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Richard Wheatley
Richard Wheatley

Conway’s Law applies to modular software systems and states that:

"Any organization that designs a system (defined more broadly here than just information systems) will inevitably produce a design whose structure is a copy of the organization’s communication structure".

Conway’s Law was brought to my attention a few years ago whilst in dialogue with a major Swiss Investment Bank, who were referencing this as a limitation on their ability to build software products. Intuitively, I could see that this might not be such a good thing, but Melvin Conway came up with this in the 60’s right and it wasn't like this could be all that bad, could it? So with a certain curiosity I engaged in a conversation to better understand these concerns. What I discovered was that it's more like “a software system whose structure closely matches its organization’s communication structure works better (defined broadly) than a system whose structure differs from its organization’s communication structure”. “Better” in this context means higher productivity for the people developing and maintaining the system, through more efficient communication and coordination, and higher quality. All of a sudden what previously seemed intuitively to make sense was now clearly making sense - productivity and quality being both tangible and desirable.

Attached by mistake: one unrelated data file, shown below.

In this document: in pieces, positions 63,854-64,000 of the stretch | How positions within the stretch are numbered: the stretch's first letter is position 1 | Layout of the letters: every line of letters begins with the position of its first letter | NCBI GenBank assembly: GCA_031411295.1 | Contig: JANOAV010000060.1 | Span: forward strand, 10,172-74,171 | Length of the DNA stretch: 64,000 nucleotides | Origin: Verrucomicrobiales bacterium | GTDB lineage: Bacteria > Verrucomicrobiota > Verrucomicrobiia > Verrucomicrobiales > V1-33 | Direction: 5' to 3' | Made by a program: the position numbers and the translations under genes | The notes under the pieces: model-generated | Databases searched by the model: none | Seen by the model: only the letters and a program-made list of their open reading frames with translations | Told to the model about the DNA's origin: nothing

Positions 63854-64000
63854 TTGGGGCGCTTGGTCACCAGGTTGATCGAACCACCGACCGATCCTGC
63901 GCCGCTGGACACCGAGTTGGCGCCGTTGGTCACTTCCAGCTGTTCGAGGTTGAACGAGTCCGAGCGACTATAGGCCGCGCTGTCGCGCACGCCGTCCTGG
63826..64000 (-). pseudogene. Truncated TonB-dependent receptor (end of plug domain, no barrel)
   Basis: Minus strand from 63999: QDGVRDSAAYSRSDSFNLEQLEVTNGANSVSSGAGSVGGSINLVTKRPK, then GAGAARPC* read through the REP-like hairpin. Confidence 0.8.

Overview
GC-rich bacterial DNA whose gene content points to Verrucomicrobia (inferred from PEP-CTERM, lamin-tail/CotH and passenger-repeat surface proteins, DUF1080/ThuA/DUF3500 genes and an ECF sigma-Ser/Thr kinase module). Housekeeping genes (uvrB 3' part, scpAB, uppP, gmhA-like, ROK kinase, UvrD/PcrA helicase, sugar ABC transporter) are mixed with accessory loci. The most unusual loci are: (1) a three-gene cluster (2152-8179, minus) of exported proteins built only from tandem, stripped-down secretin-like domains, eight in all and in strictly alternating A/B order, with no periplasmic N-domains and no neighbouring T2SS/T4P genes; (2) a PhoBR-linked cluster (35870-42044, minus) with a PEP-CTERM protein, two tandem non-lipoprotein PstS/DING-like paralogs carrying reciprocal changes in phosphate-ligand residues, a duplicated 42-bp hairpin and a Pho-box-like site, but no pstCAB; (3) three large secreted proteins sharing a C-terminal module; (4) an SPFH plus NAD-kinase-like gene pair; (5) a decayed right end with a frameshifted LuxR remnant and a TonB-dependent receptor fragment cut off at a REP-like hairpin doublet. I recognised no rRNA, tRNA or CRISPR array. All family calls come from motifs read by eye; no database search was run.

Fast forward to today, the adoption of Microservices provides us with further reason to suggest that Conway’s Law is even more relevant. Microservices, a pragmatic implementation of Services Oriented Architecture (SOA) based on loosely coupled API’s is well suited to the implementation of small teams working on autonomous components. Martin Fowler and James Lewis article goes into more depth on the subject, highlighting the fact that these architectures allow organizations much more flexibility in aligning the architecture of their systems to the structure of their teams in order to ensure that Conway’s law works for us.

That naturally leads us to reflect on the implications if we can't make Conway's Law work for us? Under what circumstances might that be the case? Let’s consider an instance where an organizations structure and software are not in alignment. Typically, this arises where a distributed team are put to work on a monolithic codebase. The communications channel that Conway refers to are not aligned. Generally, this leads to frustration and tension within the implementation teams, resulting in a loss of efficiency and diminished quality.

The alternative to this would be a modular codebase (enabled by Microservices) that can be worked on by small distributed teams, located anywhere. Netflix and Amazon for example structure themselves around multiple small teams, each one with responsibility for a small part of the overall system.

Microservices embraces Conway's Law to leverage the power of distributed teams, making distributed teams the norm irrespective of whether they are located onshore, offshore or nearshore. Enterprises that are unable to engage a distributed team due to monolithic products or codebases, are likely to be at a competitive disadvantage or at worst case markedly increasing their technical debt.

Richard Wheatley
Richard Wheatley